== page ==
Today, CIOs are under more pressure than ever to deliver agile IT transformation that aligns with and accelerates business imperatives. Fortunately, there are tools at hand to help them on this journey, says Ashley Gatehouse.
Back in 1995, a Canadian Government IT specialist was reviewing the outcome of a series of complex information communication technology (ICT) projects when he came out with a phrase that would come to haunt enterprises for years to come.
“We know why projects fail; we know how to prevent their failure – so why do they still fail?” mused Cobb.
Today, that all too familiar persistent and common phrase is known as ‘Cobb’s Paradox’ and over the years evidence suggests that rather than improving, things may have been getting worse when it comes to the delivery of IT projects.
With so much at stake and large IT projects often coming in way over budget, there are also very real operational risks posed when things goes wrong. By 2012, a study from McKinsey in conjunction with the University of Oxford suggested that things hadn’t improved much. At that point, with 17 percent of large IT projects veering so far off course they threatened the very existence of the companies involved. These large IT projects with prices tags of over $15 million were also running at nearly 50 percent over budget whilst delivering 56 percent less value than originally predicted. To put that into perspective, at the time the aggregate cost overrun of these IT projects eclipsed $66bn – more than the GDP of Luxembourg.
Fast forward to 2017 and although there has been some improvement, a report from the Project Management Institute (PMI) suggests that around 14 percent of IT projects still end in failure. Adding further context to this is the fact that of those projects that didn’t fail outright, 31 percent didn’t meet their goals either, with 43 percent coming in over budget. A further 49 percent were delivered late. So, for every $1 billion invested, firms were wasting $97m due to poor project performance.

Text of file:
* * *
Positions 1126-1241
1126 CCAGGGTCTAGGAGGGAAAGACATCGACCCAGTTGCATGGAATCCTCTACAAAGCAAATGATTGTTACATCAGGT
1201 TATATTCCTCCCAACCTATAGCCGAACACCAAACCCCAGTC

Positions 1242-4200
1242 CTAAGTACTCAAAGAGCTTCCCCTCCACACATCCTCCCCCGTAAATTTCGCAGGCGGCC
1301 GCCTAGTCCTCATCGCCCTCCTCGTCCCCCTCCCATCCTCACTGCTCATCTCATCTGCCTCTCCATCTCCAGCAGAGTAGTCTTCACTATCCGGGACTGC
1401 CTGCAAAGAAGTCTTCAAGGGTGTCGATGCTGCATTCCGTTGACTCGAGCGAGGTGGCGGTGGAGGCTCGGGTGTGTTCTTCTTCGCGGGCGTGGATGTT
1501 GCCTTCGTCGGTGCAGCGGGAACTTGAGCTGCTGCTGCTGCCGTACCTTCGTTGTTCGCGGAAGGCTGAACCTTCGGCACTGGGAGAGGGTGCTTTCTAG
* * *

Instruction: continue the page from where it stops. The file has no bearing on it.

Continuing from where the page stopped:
Such statistics make tough reading for CXOs as they attempt to deliver increasingly complicated projects against a background of belt tightening and budget cuts that has typically seen a reduction of in house specialist staff and skills within the IT function.
Of course, the nature of delivery has also changed and new techniques and methodologies such as agile and DevOps are helping enterprises to deliver upon board requests and management priorities. Yet projects are still failing, with reasons ranging from lack of executive sponsorship and user buy-in to poor collaboration between the IT and business functions, as firms falter from a lack of direction and consequently distrust from users.
Clearly, strategic planning that defines key metrics and marries these with business objectives is key. Enterprises must think about how projects are resourced, how they align and stay aligned with desired outcomes, the timeline for doing so, how they avoid poor governance and critically, how they keep on budget.
For the beleaguered contemporary CIO and their team, it’s a lot to think about, so what should businesses be considering when they embark upon their digital transformation journey?
Firstly, remember you are not alone. Success is only truly achievable when technologies, stakeholders and business needs are all aligned, so it’s important that you have a formula for keeping these on track.
The good news is help is at hand in the form of new and FREE to access digital transformation frameworks, such as Digital 360, that provide solid guides for CIOs and their management teams attempting to take enterprises on this journey.